Let’s step into the Way Back Machine and go all the way back to 1990.That year, George H. W. Bush decided to break his “no new taxes” pledge. You remember, “Read my lips,” don’t you?Well, at the time Newt Gingrich was the Minority Whip of the United States House of Representatives. He was not the leader of the Republicans. He was the number two guy. And he initially said he’d support the deal, but twelve hours later, no doubt after consulting his colleagues, he decided to oppose the deal.The deal, by the way, was made between George H. W. Bush and the Democrats. Newt was not exactly a consequential figure in the dealings largely because he was the number two man in a small minority, all of whom could have voted against the deal and it still would have passed.Oh — and I dare you Romney guys to say anything about Gingrich changing his mind twelve hours later considering how Romney tends to change his mind twelve hours before entering a new election when a new position is to his advantage.Here’s Sununu still upset Gingrich fought raising taxes:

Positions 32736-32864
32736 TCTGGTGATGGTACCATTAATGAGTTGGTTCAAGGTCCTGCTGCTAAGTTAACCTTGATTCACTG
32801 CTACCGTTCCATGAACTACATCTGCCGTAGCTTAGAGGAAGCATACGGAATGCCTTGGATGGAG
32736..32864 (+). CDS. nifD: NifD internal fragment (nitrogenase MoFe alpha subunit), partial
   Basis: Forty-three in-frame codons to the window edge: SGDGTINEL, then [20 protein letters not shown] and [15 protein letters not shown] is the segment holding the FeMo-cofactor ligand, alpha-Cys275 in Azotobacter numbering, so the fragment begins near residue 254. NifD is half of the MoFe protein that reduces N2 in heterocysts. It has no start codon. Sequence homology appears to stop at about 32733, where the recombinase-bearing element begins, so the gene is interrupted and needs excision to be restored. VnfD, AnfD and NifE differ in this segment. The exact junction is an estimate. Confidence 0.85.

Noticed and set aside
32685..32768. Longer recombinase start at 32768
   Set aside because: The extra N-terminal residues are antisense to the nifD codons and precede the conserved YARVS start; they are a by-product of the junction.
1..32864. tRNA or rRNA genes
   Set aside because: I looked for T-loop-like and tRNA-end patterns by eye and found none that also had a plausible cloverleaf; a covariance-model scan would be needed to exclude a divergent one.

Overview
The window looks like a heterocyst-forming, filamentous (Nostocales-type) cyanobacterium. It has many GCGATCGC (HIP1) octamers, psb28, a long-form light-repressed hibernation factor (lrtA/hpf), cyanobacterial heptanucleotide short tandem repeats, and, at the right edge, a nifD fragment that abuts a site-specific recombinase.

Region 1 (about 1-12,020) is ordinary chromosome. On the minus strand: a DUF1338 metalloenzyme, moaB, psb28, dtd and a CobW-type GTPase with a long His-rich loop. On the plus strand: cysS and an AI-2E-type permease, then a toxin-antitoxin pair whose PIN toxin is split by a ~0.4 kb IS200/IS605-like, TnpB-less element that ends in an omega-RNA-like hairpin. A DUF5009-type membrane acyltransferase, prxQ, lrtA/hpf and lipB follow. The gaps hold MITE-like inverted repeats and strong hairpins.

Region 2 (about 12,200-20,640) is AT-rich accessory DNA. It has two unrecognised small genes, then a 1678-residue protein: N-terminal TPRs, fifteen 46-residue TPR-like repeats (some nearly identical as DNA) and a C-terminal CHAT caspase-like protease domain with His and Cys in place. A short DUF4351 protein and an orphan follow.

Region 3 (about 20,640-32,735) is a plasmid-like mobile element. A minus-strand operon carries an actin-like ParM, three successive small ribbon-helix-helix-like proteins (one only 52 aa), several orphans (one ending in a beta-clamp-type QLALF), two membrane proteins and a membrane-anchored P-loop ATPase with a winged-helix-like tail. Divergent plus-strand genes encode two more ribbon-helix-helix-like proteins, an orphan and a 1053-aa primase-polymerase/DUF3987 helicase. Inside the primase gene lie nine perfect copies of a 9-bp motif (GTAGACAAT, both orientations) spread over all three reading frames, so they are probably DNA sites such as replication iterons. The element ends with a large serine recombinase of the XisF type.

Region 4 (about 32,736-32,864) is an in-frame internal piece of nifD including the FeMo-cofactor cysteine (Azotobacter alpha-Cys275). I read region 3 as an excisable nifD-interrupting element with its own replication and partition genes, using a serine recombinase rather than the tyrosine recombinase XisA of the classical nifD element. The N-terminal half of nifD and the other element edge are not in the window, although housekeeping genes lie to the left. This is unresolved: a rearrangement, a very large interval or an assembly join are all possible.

Sununu charged that 21 years ago, Gingrich “reneged” on his approval of the now-infamous (to Republicans) 1990 budget agreement with Democrats that included tax increases. Many believe Bush’s reversal of his famous “Read my lips. No new taxes” pledge of 1988 cost him a second term.Sununu said that as an agreement with the Democratic majority was being reached, “I specifically asked Newt Gingrich if he would support it, and he said, ‘yes.’“We then went to the President and told him we had” the support of both Gingrich and the chief Senate GOP negotiator Phil Gramm, “and then the White House put out a statement saying that there was an agreement.”But, Sununu said, “The next day, for whatever reason, and nobody has ever been able to explain it to us, Gingrich decided that he was going to oppose it.“Twelve hours later, he decided it was to his own benefit to oppose the agreement.”
It says something rather pitiful about the state of the Romney campaign that they have decided to attack Newt Gingrich for opposing a tax increase that wiped out the presidency of George H. W. Bush. Oh, by the way, it would have also taken out a lot of House Republicans except Ed Rollins was in charge of the NRCC and insisted they all run against George H. W. Bush and squishy Republicans. That move saved a lot of them.